One is to ask the people who are in that company who are on the ground floor right, about what their real issues are, and so what we're doing is we're we're relaxing a little bit of the SDR quota on getting you know tier one meetings with executive levels or above and saying yes we still need that obviously, but also we need you to go and start to do some groundwork here, gather some intel. Because the three benefits right now especially with where we are the three things everybody's looking for right, revenue obviously, then the second one is is meetings that are going to lead to revenue so meetings with people who can make decisions and that, but the third is insights, real insights into what's happening in the marketplace what's happening with their business and those type of things. And this is what the SDRs are trained for, and so we're you know very tactically i have one SDR and one BDR on my team so I have some flexibility, I don't have a you know a whole group of either but what's happening is James is the SDR and Morgan is the AE. James is actually pairing up, they're pairing up, and and one week at the beginning of the week they're working on what's the one account we really want to get into, what's that one tier one account. And what happens is during that week James goes out and calls 10 to 20 of or like connects with 10 to 20 of their individual users right, so in our case it would be sales reps and figures out some give get so we can get them on the phone and offer something of value, but also get some intel from them. So he's having these conversations and as he's doing this he's he's collecting data about what their challenges are, what their needs are, really from from their perspective and also doing research on their 10k annual reports and those type of things as well.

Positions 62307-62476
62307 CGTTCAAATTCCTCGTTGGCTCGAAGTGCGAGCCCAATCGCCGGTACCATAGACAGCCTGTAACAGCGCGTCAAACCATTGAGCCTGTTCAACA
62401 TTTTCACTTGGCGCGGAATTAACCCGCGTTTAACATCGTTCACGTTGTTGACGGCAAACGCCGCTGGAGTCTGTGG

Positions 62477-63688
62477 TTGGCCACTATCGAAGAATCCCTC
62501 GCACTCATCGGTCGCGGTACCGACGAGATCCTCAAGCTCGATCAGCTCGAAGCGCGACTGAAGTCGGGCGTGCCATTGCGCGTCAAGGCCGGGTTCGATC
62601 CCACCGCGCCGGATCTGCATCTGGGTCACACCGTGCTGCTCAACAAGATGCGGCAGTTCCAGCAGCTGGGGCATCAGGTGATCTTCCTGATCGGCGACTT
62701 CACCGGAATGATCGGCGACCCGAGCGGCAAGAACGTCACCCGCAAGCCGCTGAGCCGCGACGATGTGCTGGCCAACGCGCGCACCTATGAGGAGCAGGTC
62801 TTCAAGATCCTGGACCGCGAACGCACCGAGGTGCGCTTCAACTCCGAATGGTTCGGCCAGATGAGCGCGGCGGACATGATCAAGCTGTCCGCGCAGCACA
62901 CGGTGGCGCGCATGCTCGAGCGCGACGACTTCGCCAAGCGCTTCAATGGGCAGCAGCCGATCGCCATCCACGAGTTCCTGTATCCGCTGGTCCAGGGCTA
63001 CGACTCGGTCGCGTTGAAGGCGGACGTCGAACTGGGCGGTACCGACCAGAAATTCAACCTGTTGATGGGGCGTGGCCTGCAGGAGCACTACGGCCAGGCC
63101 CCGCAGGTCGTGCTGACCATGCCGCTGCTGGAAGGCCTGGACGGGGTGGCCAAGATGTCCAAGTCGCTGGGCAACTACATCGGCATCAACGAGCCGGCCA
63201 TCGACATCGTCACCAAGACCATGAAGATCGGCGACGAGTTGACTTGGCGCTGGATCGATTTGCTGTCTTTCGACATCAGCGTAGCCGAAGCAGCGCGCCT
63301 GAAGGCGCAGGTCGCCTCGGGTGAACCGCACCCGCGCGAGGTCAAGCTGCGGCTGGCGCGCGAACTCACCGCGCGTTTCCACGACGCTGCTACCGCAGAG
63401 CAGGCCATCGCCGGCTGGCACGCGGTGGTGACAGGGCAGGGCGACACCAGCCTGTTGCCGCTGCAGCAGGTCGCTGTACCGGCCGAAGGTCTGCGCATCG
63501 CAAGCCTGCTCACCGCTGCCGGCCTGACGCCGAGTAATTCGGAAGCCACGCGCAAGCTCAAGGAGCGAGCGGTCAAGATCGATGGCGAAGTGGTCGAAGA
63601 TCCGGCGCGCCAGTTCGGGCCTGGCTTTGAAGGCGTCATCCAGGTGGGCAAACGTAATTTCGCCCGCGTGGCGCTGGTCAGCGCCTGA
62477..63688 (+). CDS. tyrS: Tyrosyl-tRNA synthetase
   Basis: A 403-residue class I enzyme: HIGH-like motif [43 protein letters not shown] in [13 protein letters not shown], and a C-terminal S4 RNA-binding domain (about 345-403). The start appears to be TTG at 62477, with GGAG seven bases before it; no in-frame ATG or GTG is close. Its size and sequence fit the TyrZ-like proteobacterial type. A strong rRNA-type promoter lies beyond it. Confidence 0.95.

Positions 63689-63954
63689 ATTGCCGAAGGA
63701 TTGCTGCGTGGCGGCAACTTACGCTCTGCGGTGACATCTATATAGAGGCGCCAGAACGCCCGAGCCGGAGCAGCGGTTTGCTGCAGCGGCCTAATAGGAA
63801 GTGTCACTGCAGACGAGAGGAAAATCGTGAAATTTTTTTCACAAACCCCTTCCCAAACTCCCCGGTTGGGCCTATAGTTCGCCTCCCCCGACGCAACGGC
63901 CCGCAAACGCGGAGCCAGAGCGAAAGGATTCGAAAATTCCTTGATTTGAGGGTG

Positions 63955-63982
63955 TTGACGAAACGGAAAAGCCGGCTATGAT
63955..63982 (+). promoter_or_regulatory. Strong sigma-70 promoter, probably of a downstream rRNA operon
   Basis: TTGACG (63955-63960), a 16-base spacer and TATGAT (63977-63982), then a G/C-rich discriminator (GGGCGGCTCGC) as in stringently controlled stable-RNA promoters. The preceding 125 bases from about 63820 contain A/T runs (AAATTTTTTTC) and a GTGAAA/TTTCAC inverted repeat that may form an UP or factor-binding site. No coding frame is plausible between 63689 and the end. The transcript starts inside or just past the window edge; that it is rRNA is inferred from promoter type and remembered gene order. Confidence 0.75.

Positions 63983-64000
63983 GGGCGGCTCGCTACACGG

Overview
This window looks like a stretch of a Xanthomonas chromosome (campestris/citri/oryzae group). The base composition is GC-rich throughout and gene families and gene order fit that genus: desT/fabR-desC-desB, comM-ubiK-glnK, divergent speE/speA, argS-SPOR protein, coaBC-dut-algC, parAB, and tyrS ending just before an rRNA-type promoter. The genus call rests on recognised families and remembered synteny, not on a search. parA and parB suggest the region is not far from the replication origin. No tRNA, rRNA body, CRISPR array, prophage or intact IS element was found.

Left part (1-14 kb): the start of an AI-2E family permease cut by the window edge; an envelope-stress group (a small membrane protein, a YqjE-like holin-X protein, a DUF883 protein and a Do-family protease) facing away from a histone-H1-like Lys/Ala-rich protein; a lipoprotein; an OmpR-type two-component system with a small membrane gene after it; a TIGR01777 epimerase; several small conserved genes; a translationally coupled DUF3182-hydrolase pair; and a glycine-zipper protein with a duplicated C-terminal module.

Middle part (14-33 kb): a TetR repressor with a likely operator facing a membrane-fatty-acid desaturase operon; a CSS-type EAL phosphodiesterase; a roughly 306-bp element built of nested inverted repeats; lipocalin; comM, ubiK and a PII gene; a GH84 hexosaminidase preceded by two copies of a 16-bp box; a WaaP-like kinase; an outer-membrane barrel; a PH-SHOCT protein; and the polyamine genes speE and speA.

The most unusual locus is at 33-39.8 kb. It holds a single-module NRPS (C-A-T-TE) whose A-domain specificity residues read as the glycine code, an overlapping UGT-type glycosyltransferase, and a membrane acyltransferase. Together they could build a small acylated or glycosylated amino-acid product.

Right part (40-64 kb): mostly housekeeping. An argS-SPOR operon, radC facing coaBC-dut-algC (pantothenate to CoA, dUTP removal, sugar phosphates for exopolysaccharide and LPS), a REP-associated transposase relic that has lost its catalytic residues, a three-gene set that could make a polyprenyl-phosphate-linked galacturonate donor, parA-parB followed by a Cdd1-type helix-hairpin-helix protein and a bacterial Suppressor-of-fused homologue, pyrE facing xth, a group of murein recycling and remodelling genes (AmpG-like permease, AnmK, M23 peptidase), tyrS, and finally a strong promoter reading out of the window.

And then at the end of the week Morgan and James are collaborating and say okay what did we learn what do we learn are the real issues in this business from the people who said it, and then the following week, Morgan takes that information and goes after the executive suite and says hey we've been talking to 10, 15, 20 of your employees, and we've been hearing that their main challenges are x y and z, is that something you know and by the way we have a solution for that is something worth having a conversation. Well then what happens with that approach is the executive then turns back to the people that you know on the ground floor and says hey is this something you all really need is this something that that'll help make you you know do your jobs better whatever that is and the feedback is yes, now all of a sudden it's an easier decision for that executive to make right, so it's a more popular decision. And we could do this you know there's a huge trend right now in design thinking, where design thinking as it relates to sales, you know design thinking is usually product oriented; like Apple for instance, Apple just doesn't come with up with a product and then push it out to the market and say hey we're smarter than you, you should try this, Apple watch is the way we work right. And so and they build products around how we interact with stuff and that's why for instance the iPad is so intuitive, because as soon as you pick that thing up, you know exactly what to do with it.